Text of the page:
What is a Probate
Probate is a formal Legal process, more specifically, a Judicial process whereby the Will of a person who has died is recognized by a court of law. Executors or Personal representatives are then appointed by the court to distribute the property/assets among the beneficiaries. Everything is done here under the supervision of the Court of Law and this process requires a lot of patience, time, and money.
This involves organizing the money, assets, and possessions of the dead person and after paying any taxes and debts, they are distributed as per the instructions in the Will.
Read more about Probate.
The 2 Probate shortcuts in Florida are:
- Disposition Without Administration
- Summary Administration
What is Disposition Without Administration in Florida?
Disposition Without Administration is a quick and inexpensive informal probate process in Florida, designed for estates of minimal value. It is used to request the release of assets of the deceased to the person who paid the funeral and/or final medical bills.
Florida Statute §735.301 deals with this process of Disposition Without Administration.
The following assets are exempted under Disposition Without Administration.
- Household goods or furnishings up to $20,000 in value.
- 2 personal motor vehicles of the deceased.
- Any qualified tuition plans under Section 529 of the Internal Revenue Code.
- Personal property up to $1,000 in value.
- The property whose value doesn't exceed what's owed in the final expenses of the last 60 days of the last illness.
Note - Any Real property is not covered under Disposition Without Administration.
If the deceased person died intestate, the following must be fulfilled to qualify for disposition without administration:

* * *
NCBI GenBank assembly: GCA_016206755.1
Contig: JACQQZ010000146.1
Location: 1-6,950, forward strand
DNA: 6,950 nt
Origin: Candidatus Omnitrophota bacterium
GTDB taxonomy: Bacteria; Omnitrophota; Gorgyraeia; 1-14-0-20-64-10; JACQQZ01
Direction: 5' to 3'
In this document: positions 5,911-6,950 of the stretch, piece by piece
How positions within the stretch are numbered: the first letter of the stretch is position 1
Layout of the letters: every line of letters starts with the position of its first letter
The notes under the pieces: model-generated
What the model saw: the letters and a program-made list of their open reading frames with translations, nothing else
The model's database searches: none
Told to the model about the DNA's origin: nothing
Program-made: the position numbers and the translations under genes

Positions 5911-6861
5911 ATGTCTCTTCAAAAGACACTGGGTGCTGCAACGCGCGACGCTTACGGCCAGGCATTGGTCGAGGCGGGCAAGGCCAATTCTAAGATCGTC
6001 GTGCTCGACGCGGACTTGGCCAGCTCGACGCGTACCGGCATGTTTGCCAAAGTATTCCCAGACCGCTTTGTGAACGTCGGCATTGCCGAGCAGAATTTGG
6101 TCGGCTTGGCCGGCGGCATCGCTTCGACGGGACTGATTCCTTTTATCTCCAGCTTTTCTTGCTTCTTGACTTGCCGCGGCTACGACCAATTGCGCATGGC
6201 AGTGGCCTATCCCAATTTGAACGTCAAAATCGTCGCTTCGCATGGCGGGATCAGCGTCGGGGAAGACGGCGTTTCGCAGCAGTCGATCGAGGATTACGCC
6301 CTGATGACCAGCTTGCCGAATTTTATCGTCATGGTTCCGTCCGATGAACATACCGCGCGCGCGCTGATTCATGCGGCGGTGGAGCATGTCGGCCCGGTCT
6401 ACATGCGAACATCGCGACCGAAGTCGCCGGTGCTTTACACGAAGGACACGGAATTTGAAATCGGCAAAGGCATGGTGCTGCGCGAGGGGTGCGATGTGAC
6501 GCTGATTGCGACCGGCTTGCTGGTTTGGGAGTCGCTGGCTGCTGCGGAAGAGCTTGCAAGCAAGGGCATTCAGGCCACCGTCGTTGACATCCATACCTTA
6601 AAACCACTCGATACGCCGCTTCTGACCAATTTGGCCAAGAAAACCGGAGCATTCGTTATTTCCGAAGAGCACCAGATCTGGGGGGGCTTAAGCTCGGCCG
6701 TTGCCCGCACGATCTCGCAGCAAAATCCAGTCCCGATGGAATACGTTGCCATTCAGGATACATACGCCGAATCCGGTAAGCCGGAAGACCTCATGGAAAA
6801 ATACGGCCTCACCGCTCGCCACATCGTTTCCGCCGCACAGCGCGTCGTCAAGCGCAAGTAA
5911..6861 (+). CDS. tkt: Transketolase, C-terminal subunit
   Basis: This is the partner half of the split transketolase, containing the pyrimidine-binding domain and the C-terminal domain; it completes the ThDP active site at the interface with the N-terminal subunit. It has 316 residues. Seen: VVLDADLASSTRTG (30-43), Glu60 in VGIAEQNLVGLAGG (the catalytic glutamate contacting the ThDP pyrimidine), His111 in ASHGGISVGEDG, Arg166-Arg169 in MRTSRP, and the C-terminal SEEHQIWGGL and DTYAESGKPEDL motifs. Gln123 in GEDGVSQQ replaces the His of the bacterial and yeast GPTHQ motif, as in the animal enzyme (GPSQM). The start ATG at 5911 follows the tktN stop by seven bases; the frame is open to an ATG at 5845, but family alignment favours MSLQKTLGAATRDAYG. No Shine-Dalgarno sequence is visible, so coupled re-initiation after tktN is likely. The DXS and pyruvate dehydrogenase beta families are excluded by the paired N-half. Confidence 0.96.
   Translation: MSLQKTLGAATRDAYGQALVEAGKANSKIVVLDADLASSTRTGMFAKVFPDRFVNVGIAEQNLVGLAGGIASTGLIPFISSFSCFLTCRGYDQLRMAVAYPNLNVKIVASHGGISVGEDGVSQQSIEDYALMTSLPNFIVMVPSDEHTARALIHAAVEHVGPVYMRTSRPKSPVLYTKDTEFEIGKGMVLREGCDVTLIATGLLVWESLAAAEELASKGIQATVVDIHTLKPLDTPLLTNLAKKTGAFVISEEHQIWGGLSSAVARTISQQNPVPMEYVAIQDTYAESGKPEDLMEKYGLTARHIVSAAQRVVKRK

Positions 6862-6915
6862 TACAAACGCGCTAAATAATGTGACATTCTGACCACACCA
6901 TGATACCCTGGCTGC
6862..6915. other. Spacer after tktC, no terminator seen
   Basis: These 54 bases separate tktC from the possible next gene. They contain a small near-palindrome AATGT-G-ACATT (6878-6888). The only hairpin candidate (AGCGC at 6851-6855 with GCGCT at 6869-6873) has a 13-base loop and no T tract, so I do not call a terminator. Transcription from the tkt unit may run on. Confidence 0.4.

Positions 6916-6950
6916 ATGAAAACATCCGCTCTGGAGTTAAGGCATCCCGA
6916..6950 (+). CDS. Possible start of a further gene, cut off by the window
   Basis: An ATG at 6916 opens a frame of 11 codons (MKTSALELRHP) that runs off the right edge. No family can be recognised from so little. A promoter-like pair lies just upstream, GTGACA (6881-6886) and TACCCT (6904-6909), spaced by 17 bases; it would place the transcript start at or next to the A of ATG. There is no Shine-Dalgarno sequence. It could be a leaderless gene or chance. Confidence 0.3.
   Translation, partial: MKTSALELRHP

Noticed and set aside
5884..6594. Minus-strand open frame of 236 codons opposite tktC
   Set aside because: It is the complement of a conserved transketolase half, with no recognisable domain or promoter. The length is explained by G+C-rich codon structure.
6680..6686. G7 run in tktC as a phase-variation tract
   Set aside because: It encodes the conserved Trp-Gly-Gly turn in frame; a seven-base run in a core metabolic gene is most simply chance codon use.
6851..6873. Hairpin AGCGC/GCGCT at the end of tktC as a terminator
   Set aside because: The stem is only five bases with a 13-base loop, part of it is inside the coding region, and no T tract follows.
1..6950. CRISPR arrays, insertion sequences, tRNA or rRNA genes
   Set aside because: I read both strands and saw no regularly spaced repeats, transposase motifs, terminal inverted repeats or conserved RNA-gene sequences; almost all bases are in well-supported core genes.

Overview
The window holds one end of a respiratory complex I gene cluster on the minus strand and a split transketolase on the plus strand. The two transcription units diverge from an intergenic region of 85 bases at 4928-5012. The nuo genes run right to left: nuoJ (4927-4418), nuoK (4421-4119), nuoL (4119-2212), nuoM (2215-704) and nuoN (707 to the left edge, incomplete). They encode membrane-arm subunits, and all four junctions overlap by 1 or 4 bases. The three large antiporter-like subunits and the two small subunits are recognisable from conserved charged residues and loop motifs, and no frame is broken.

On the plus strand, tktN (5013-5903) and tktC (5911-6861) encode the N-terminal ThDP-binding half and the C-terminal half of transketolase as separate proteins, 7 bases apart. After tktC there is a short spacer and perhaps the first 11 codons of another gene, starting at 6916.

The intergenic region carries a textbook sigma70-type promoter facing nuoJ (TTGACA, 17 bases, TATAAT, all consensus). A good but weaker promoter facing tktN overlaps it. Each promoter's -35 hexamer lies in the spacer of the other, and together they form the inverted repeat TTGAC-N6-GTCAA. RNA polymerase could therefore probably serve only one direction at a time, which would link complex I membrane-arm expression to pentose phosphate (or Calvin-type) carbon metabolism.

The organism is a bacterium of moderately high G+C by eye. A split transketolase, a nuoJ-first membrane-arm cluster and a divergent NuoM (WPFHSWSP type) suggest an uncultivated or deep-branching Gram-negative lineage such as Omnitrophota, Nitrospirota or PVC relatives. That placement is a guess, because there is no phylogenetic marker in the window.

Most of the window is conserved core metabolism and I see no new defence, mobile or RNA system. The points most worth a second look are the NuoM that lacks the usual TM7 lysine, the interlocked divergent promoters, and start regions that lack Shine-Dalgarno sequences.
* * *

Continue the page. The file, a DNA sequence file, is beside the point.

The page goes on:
- The deceased person must be dead for more than 1 year.
- There must be no probate pending in Florida.
Disposition Without Administration does not require the help of an attorney to file it. You may find the relevant forms to file this in the country courthouses and the filing fees is also minimal.
The Steps of Disposition Without Administration in Florida
Step 1: Filing of application for Disposition Without Administration by the interested person(usually the spouse or the child).
This affidavit or letter will include
- Descriptions of the deceased's assets
- Receipts of funeral and medical expenses
- And the requested payments or distributions of the deceased person's property.
Step 2: Signing of the application by a person entitled to exempt property if any.
Step 3: If the court is satisfied, it can authorize the distribution of the estate.
Example- The deceased person had $1000 in a bank account as the only property. You have paid $3000 during the funeral of the deceased. After the application for disposition without administration, the court orders the bank account to be distributed to you and reimburses you with the $3000 you have paid for the funeral expenses. You can present the court order directly to the bank.
What is Summary Administration in Florida?
Summary Administration is a simplified probate procedure in Florida for small Estates. It's an option if either:
- The person has been dead for more than 2 years
- The value of the probate estate is not more than $75,000.
A document called Petition for Summary Administration is required to be filed by the beneficiary or the executor of the deceased’s Will.
In case the deceased was married. The surviving spouse, if any, must also sign and verify the petition.
The petition must contain the following information:
- That the estate qualifies for summary administration
- List of the deceased’s assets
- Value of the assets, and
- The inheritors of the assets
The Steps of Summary Administration in Florida
Step 1: Filing of Petition for Summary Administration by the Executor or personal representative nominated in the Last.
Step 2: Signing and verification of the petition by the surviving spouse if any.
Step 3: Serve a copy of the petition to creditors.
Step 4: Notify the creditors through publication in local newspapers. Creditors only have three months after the publication to try to make a claim.
Step 5: If the court is satisfied, it can allow for the distribution of the estate.